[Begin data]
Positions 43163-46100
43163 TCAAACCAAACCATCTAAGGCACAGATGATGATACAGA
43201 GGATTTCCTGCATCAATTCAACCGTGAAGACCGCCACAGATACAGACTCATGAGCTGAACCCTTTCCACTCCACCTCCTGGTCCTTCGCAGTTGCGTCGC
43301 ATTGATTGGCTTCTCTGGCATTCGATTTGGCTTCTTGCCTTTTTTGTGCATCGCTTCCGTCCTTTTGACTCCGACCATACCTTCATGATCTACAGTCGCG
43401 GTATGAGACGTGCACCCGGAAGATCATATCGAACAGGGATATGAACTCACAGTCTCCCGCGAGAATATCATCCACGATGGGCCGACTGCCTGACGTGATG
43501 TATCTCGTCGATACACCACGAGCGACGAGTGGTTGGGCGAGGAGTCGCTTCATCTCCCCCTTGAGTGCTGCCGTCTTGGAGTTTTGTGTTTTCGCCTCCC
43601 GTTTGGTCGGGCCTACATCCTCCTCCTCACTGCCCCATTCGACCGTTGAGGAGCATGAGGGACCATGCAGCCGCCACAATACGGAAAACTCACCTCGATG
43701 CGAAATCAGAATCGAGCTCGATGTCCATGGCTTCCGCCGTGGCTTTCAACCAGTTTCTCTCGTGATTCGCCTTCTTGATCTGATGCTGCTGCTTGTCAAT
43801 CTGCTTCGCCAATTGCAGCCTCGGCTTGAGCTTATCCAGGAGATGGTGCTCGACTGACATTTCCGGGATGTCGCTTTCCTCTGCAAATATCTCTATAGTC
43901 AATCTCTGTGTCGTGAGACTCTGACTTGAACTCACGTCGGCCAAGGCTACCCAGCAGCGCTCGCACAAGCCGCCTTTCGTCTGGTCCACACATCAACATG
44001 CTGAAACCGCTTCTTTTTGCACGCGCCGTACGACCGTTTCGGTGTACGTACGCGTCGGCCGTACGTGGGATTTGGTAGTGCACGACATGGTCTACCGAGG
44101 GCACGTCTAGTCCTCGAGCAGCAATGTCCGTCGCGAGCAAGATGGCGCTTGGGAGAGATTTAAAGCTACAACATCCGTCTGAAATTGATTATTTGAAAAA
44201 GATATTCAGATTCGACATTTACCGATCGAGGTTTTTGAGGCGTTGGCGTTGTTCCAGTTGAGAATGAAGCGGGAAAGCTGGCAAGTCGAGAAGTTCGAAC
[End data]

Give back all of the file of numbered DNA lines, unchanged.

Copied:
Positions 43163-46100
43163 TCAAACCAAACCATCTAAGGCACAGATGATGATACAGA
43201 GGATTTCCTGCATCAATTCAACCGTGAAGACCGCCACAGATACAGACTCATGAGCTGAACCCTTTCCACTCCACCTCCTGGTCCTTCGCAGTTGCGTCGC
43301 ATTGATTGGCTTCTCTGGCATTCGATTTGGCTTCTTGCCTTTTTTGTGCATCGCTTCCGTCCTTTTGACTCCGACCATACCTTCATGATCTACAGTCGCG
43401 GTATGAGACGTGCACCCGGAAGATCATATCGAACAGGGATATGAACTCACAGTCTCCCGCGAGAATATCATCCACGATGGGCCGACTGCCTGACGTGATG
43501 TATCTCGTCGATACACCACGAGCGACGAGTGGTTGGGCGAGGAGTCGCTTCATCTCCCCCTTGAGTGCTGCCGTCTTGGAGTTTTGTGTTTTCGCCTCCC
43601 GTTTGGTCGGGCCTACATCCTCCTCCTCACTGCCCCATTCGACCGTTGAGGAGCATGAGGGACCATGCAGCCGCCACAATACGGAAAACTCACCTCGATG
43701 CGAAATCAGAATCGAGCTCGATGTCCATGGCTTCCGCCGTGGCTTTCAACCAGTTTCTCTCGTGATTCGCCTTCTTGATCTGATGCTGCTGCTTGTCAAT
43801 CTGCTTCGCCAATTGCAGCCTCGGCTTGAGCTTATCCAGGAGATGGTGCTCGACTGACATTTCCGGGATGTCGCTTTCCTCTGCAAATATCTCTATAGTC
43901 AATCTCTGTGTCGTGAGACTCTGACTTGAACTCACGTCGGCCAAGGCTACCCAGCAGCGCTCGCACAAGCCGCCTTTCGTCTGGTCCACACATCAACATG
44001 CTGAAACCGCTTCTTTTTGCACGCGCCGTACGACCGTTTCGGTGTACGTACGCGTCGGCCGTACGTGGGATTTGGTAGTGCACGACATGGTCTACCGAGG
44101 GCACGTCTAGTCCTCGAGCAGCAATGTCCGTCGCGAGCAAGATGGCGCTTGGGAGAGATTTAAAGCTACAACATCCGTCTGAAATTGATTATTTGAAAAA
44201 GATATTCAGATTCGACATTTACCGATCGAGGTTTTTGAGGCGTTGGCGTTGTTCCAGTTGAGAATGAAGCGGGAAAGCTGGCAAGTCGAGAAGTTCGAAC